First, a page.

The gut-microbiome has been hypothesised as a novel potential target for intervention for schizophrenia. We tested this hypothesis with a systematic review and meta-analysis of studies investigating the efficacy and acceptability of add-on strategies known to affect the gut-microbiome for the treatment of schizophrenia. Following PRISMA guidelines, we searched from inception to August 2019 all the randomised double-blind controlled trials of add-on antibiotics, antimicrobials, pre/probiotics, and faecal transplant in schizophrenia. Primary outcomes were severity of negative symptoms and acceptability of treatment. Data were independently extracted by multiple observers and a random-mixed model was used for the analysis. Heterogeneity was assessed with the I2 index. We identified 28 eligible trials: 21 investigated antibiotics, 4 antimicrobials (Artemisinin, Artemether, and Sodium Benzoate), 3 pre/probiotics, none faecal transplant. Results showed no effect of D-Cycloserine (10 studies; SMD, -0.16; 95% CI -0.40, 0.08; P = .20; I2: 28.2%), Minocycline (7 studies; SMD: -0.35; 95% CI -0.70, 0.00; P = .05, I2:77.7%), other antibiotics (2 studies), probiotics alone (1 study), and Artemisinin (1 study) on negative symptoms of schizophrenia when compared to placebo. Limited evidence suggests efficacy on negative symptoms for Sodium benzoate (2 studies; SMD, -0.63; 95%CI -1.03, -0.23; P < .001; I2:0%), Artemether (1 study), and probiotics combined with Vitamin D (1 study) when compared to placebo. Acceptability of intervention was similar to placebo. Negative findings were mainly led by antibiotics trials, with paucity of evidence available on pre/probiotics. There is a need of expanding our knowledge on the clinical relevance of gut-microbiome-host interaction in psychosis before engaging in further trials.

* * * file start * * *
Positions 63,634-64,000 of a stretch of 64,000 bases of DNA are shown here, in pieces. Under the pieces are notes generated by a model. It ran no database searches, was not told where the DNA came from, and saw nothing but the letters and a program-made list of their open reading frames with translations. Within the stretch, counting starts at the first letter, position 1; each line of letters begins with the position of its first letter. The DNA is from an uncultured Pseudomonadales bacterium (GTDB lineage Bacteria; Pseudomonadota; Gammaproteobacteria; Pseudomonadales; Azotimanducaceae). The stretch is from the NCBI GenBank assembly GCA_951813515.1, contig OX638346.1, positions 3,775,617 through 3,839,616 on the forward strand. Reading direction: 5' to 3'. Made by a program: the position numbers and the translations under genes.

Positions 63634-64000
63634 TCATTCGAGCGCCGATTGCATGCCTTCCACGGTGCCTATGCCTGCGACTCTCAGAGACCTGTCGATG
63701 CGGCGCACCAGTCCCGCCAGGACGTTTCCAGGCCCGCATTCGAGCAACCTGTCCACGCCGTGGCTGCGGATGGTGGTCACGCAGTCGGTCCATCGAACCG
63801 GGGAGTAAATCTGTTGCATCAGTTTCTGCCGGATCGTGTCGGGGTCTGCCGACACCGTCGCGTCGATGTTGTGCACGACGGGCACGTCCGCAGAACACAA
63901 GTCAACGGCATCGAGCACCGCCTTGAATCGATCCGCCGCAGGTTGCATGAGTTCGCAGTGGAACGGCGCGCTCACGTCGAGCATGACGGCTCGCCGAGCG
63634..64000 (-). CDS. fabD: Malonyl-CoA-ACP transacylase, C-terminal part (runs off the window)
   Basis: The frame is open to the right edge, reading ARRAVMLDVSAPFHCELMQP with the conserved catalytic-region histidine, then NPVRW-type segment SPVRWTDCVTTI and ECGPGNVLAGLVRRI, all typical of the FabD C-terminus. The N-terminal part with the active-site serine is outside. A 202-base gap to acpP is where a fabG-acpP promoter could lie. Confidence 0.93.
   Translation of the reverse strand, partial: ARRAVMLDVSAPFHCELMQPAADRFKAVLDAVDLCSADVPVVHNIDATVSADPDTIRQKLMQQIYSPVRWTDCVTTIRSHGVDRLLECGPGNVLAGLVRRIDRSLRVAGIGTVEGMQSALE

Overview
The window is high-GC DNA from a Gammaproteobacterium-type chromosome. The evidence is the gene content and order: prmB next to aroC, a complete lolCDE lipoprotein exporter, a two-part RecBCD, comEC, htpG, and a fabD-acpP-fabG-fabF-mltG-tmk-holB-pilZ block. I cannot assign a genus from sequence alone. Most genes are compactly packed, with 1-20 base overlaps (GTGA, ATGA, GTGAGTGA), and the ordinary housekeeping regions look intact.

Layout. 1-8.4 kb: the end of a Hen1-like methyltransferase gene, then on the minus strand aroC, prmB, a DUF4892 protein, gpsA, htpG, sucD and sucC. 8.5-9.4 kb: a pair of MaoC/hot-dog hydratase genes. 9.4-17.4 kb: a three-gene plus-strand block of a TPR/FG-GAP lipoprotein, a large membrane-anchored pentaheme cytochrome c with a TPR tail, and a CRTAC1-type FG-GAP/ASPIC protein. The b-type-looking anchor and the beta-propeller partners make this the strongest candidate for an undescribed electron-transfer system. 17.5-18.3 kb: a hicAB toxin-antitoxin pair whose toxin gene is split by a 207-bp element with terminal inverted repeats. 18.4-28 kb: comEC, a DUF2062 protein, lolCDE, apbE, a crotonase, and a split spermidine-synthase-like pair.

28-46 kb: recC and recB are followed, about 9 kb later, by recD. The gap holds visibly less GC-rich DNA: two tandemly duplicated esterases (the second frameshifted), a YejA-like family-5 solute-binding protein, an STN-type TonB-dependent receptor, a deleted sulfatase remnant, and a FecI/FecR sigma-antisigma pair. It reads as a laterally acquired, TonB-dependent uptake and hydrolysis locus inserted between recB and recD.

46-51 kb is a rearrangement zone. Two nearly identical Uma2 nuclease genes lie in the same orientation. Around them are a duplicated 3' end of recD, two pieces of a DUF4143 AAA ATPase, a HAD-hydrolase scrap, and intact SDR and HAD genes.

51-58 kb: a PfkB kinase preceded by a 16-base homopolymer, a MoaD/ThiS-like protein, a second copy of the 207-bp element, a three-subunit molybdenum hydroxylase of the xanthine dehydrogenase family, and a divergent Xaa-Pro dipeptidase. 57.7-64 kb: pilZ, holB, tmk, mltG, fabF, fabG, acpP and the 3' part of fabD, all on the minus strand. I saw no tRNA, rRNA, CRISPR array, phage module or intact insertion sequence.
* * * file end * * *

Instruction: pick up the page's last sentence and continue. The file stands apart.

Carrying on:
Antibiotics, Gut-microbiome, Minocycline, Prebiotics, Probiotics, Schizophrenia